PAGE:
Stating exactly what Luis Severino would be at the start of the season was a puzzle. He flashed such different versions of himself over the previous two years that there was no telling if he’d stick in the rotation or be relegated to the bullpen, whether because of his own lacking presence or a less deniable one among other in-house competition. But after six starts, he’s given us — and the Yankees — an emphatic answer.
Luis Severino is a starter. And maybe more.
We’re at the point where the basis for these numbers has largely become reliable for what we could expect moving forward. There are a couple key components. Austin Yamada explains how two-plane movement in Severino’s slider has been giving hitters fits. Matthew Mocarsky forecasted at the season’s start that Severino’s changeup could be critical to balancing his line drives and grounders, which is exactly what’s happened.
Pitches are rarely distributed dead equally. Acknowledging each one’s weighted value as if they were can provide a solid picture of just how much impact a certain pitch is having in a guy’s repertoire. And for Severino, his changeup has been crucial.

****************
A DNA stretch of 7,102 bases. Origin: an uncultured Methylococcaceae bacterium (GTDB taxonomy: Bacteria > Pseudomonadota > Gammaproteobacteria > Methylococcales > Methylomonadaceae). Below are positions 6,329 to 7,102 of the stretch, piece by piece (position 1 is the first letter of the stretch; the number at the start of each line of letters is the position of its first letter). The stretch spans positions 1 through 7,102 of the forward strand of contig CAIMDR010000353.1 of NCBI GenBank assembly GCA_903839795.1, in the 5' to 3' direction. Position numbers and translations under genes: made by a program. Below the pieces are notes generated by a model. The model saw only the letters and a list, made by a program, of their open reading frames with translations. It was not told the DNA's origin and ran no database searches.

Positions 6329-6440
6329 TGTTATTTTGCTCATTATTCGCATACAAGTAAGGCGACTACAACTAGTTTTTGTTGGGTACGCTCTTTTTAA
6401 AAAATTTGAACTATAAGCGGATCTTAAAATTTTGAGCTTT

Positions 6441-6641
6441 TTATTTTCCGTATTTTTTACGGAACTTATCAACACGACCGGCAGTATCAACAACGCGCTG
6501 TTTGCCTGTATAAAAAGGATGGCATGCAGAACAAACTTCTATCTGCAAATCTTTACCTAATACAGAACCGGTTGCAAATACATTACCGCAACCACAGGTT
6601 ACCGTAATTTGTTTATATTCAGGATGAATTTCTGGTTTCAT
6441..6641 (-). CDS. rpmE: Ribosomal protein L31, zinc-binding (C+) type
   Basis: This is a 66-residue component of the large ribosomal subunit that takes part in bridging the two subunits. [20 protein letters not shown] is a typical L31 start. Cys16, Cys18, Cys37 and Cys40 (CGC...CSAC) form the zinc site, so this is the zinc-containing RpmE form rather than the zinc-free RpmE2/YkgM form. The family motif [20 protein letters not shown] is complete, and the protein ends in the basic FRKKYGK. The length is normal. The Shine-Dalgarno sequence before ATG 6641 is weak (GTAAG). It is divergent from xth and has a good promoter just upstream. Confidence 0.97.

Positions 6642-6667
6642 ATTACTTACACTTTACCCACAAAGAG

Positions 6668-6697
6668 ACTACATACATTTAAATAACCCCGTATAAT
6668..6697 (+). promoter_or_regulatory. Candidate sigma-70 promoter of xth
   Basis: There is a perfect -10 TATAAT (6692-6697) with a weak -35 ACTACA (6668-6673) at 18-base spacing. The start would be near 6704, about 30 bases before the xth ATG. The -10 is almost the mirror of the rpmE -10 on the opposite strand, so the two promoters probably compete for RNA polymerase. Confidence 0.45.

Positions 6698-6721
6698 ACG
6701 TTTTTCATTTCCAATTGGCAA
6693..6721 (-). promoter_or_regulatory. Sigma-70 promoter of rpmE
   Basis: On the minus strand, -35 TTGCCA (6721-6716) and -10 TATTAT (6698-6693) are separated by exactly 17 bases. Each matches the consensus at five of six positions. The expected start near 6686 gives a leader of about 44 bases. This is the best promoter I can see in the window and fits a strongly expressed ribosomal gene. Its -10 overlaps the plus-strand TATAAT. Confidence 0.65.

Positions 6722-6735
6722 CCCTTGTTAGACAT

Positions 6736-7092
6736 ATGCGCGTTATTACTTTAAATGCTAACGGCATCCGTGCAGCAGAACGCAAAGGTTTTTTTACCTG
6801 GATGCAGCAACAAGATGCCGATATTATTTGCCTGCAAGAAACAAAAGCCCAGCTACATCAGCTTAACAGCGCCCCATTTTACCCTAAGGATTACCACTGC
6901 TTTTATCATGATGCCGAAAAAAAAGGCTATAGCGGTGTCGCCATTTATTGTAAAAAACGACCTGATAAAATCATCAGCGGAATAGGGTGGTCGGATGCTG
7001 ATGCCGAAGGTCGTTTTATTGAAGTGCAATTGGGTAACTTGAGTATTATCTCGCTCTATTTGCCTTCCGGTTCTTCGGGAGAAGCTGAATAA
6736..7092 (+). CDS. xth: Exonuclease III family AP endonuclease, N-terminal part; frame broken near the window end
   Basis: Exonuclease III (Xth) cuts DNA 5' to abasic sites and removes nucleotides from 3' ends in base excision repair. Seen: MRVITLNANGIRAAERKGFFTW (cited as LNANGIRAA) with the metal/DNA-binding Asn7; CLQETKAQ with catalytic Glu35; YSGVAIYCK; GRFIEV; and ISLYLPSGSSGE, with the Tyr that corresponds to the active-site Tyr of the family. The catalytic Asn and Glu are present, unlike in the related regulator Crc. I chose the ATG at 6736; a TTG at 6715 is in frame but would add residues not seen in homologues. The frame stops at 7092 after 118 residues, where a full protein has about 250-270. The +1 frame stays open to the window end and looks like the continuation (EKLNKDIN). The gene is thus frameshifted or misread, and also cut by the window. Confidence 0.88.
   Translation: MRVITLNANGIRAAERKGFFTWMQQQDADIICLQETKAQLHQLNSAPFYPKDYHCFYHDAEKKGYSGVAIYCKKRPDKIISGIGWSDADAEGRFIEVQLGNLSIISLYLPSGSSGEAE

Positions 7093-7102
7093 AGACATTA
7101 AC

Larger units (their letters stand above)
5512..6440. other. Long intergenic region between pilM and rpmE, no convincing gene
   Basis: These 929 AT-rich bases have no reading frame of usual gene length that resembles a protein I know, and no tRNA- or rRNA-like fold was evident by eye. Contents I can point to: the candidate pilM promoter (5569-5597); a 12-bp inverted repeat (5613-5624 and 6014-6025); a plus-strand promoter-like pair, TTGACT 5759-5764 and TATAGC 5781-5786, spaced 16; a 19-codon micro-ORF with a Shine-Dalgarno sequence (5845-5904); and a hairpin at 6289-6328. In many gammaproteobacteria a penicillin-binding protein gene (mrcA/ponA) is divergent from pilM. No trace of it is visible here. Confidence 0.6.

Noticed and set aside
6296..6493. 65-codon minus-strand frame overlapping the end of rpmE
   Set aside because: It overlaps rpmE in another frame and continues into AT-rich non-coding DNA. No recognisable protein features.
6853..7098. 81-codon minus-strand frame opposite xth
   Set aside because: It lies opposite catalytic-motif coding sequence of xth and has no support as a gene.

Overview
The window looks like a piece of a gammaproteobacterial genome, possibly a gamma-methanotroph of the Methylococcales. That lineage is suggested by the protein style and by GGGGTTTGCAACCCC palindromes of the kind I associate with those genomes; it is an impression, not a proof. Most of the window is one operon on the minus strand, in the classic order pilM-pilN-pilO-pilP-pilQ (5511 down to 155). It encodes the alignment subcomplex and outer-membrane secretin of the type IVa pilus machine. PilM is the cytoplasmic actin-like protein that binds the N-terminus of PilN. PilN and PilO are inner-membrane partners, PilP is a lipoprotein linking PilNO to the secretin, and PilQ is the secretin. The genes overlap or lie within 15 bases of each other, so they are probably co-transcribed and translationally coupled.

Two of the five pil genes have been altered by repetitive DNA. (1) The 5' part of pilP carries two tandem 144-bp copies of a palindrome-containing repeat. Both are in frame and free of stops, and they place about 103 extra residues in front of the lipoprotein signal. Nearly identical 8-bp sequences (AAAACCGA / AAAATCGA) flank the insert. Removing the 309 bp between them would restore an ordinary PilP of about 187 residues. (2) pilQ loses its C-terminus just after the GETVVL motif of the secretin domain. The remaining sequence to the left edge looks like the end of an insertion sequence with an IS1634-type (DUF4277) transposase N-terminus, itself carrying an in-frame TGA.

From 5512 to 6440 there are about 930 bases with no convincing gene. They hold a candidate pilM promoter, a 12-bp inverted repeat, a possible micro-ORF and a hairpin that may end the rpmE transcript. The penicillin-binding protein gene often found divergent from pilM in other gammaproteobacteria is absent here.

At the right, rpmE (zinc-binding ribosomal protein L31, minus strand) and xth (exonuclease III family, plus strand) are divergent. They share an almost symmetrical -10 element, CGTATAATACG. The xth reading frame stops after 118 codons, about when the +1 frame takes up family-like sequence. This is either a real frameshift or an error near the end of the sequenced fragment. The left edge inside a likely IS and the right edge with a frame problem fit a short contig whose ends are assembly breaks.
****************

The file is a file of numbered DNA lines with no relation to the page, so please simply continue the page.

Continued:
The caveat with weighted pitch values is how the amount thrown directly dictates how often a hitter has the chance to knock it around. Severino hasn’t thrown a ton of changeups and that certainly contributes to the offering’s weighted value. But the numbers suggest that when he has thrown it, he’s paced play with it.
We could wonder what would happen if he started throwing it just a little more and his fastball just a little less, but let’s zoom out. Let’s regard what Luis Severino is showing us in 2017 as his first well-planted foot in the majors. He’s already shown he can make adjustments, so let’s also consider he’s got one or two more in him that elevate his game.
What would that mean for the Yankees?
Severino could represent a home-grown anchor in their rotation, and that’s something they haven’t had in a long time. Chien-Ming Wang’s best work was a flash in the pan that wasn’t completely supported by his peripherals. Andy Pettitte was more impressive for his steadiness than his dominance. And before that? You’re going back to at least the 70s.
It would be interesting to see how the Yankees would approach Severino’s contract if he continues on his current course. They haven’t really been in a position to sign a young star to a sweetheart deal like, say, the Rays. They also have the financial wherewithal to not feel such pressure.
But the fact remains that he could be more important than any other player in their young core, and how they decide to go about keeping him in New York could have sizable implications for the franchise.
We can say it’s only six weeks into the 2017 season, but Luis Severino is a big reason the Yankees have one of the best pitching staffs in baseball. And he’s a big reason it could stay that good, too.
Tim Jackson is a writer and educator who loves pitching duels. Find him and all his baseball thoughts online at timjacksonwrites.com/baseball and @TimCertain.